Polymaps provides speedy display of multi-zoom datasets over maps, and supports a variety of visual presentations for tiled vector data, in addition to the usual cartography from OpenStreetMap, CloudMade, Bing, and other providers of image-based web maps.
“Because Polymaps can load data at a full range of scales, it’s ideal for showing information from country level on down to states, cities, neighborhoods, and individual streets.
Because Polymaps uses SVG (Scalable Vector Graphics) to display information, you can use familiar, comfortable CSS rules to define the design of your data.
And because Polymaps uses the well known spherical mercator tile format for its imagery and its data, publishing information is a snap.”
Recently I was trying to present a way for individuals to find patterns in large amounts of data. The end result was considered successful and I thought I would share at a high level what was done.
Firstly, the data looked a tad liked this…
Note 1: this is NOT the actual data.
Note 2: C1 and C2 are where I wish to draw interest to in this example. I.e. the final outcome should be a clean visual of the all data with an intuitive focus where C1 and C2 get and send their data.
Certainly not terribly daunting, interesting, nor unfamiliar for the average office/information worker/victim 🙂
Running this through Excel Services really did not produce anything useful. It hinted at associations between the data points but that was it. See for yourself…
Not the best presentation of data I’m sure you’d agree… (Even forgiving the quality of the image.)
So I ran the data around a different set of axis with a bit of custom code and got a dramatically clearer view of the columns and their content associations. At least I think it is.
Colour coding C1 and C2 made things even more clear.
A successful solution!
A while back I wrote something on doing Monte Carlo simulations with Web Services and SharePoint. Halfway through I mentioned that Google Pagerank was defined by a Markov chain which in turn was an output of a process called Markov chain Monte Carlo methods. Not that it concerned me but only one person mentioned this, and at that it was a vague mentioning. Huh…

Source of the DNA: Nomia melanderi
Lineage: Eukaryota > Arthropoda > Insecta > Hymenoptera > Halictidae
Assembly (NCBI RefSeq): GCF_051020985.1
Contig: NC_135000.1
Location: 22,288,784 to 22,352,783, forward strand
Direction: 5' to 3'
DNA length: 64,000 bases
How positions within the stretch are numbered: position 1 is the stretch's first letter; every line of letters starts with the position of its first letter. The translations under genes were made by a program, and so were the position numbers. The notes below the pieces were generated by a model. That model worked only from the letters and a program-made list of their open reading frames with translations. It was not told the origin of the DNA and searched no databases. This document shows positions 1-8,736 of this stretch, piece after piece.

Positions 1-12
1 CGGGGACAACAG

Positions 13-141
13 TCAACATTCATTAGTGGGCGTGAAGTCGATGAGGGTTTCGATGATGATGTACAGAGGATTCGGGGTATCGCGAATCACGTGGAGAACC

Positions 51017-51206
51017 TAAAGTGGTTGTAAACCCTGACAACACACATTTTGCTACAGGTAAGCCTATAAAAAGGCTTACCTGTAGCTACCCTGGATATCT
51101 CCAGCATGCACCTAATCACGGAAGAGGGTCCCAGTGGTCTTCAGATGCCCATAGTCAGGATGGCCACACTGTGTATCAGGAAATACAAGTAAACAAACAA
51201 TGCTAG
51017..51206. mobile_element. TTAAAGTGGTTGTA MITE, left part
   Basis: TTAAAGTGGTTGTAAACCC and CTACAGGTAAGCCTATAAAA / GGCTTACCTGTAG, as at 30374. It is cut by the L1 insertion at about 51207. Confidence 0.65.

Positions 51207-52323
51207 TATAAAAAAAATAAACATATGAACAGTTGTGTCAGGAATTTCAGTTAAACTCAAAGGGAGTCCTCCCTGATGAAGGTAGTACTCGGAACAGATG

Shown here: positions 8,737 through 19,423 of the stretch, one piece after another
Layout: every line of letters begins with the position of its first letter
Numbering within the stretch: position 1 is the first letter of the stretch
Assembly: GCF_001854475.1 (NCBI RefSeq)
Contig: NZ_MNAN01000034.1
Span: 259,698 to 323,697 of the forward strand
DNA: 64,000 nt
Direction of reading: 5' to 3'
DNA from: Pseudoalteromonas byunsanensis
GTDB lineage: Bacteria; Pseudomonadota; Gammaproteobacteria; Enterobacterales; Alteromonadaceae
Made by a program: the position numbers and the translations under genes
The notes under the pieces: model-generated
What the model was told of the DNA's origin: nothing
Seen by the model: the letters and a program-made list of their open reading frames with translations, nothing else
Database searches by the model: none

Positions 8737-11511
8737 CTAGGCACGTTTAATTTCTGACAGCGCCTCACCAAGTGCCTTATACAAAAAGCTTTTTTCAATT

This actually is a big deal. In fact a very big deal. A multi billion dollar deal in fact, as in the case of Google PageRank. Distributed computing has the power to help us solve many things if applied correctly. The “cloud” does not. (A topic for later.) Probably the greatest hurdle in getting people back on track is that this technology has use beyond the scope of most peoples daily lives. For example…
A paper was published in PLoS last week, September 4th 2009, called “Can an Eigenvector Measure Species’ Importance for Coextinctions?” In it the authors state that “PageRank” can be applied to the study of food webs. Food webs are the complex networks of who eats whom in an ecosystem.Typically we’re at the top, unless Hollywood or very bad planning is involved. Essentially, the scientists are saying that their particular version of PageRank could be a simple way of working out which extinctions would lead to ecosystem collapse. A relatively handy thing to have these days… As every species is embedded in a complex network of relationships with others, even a single extinction can rapidly cascade into the loss of seemingly unrelated species. Investigating when this might happen using more conventional methods is complicated as even in simple ecosystems, the number of combinations exceeds the number of atoms in the universe… E.g. a typical lottery which has 8 numbers that can range between 1 and 50 has 39,062,500,000,000 different combinations…
The researchers had to tweak PageRank to it to adapt it for their ecology focused purposes.
“First of all we had to reverse the definition of the algorithm.” “In PageRank, a web page is important if important pages point to it. In our approach a species is important if it points to important species.”
They also tested against algorithms that were already in use in computational biology to find a solution to the same problem. PageRank, in its adjusted form, gave them exactly the same solution as these much more complicated algorithms.
With the right design SharePoint can be an extremely useful, and totally appropriate, interface for accessing and disseminating the inputs and outputs of such an effort. It can store and present this data with all of the requisite benefits one would expect from a collaborative platform. Certainly there’s a world of work involved in doing something like this but the key point is that the right tool for the right job mantra works here. “All” you need is:
- Visual Studio
Microsoft wants to bring BI to the masses and based on customer feedback they decided to put it together with the next version of SharePoint. They have decided to consolidate the scorecard, dashboard and analytical capabilities from Office PerformancePoint Server into Microsoft Office SharePoint Server Enterprise and rebrand them as PerformancePoint Services for SharePoint. Overall an equally good and bad thing in my opinion.
- Good, because it will allow people to use BI with their SharePoint environments.
- Bad, because it will allow people to use BI with their SharePoint environments
More information here: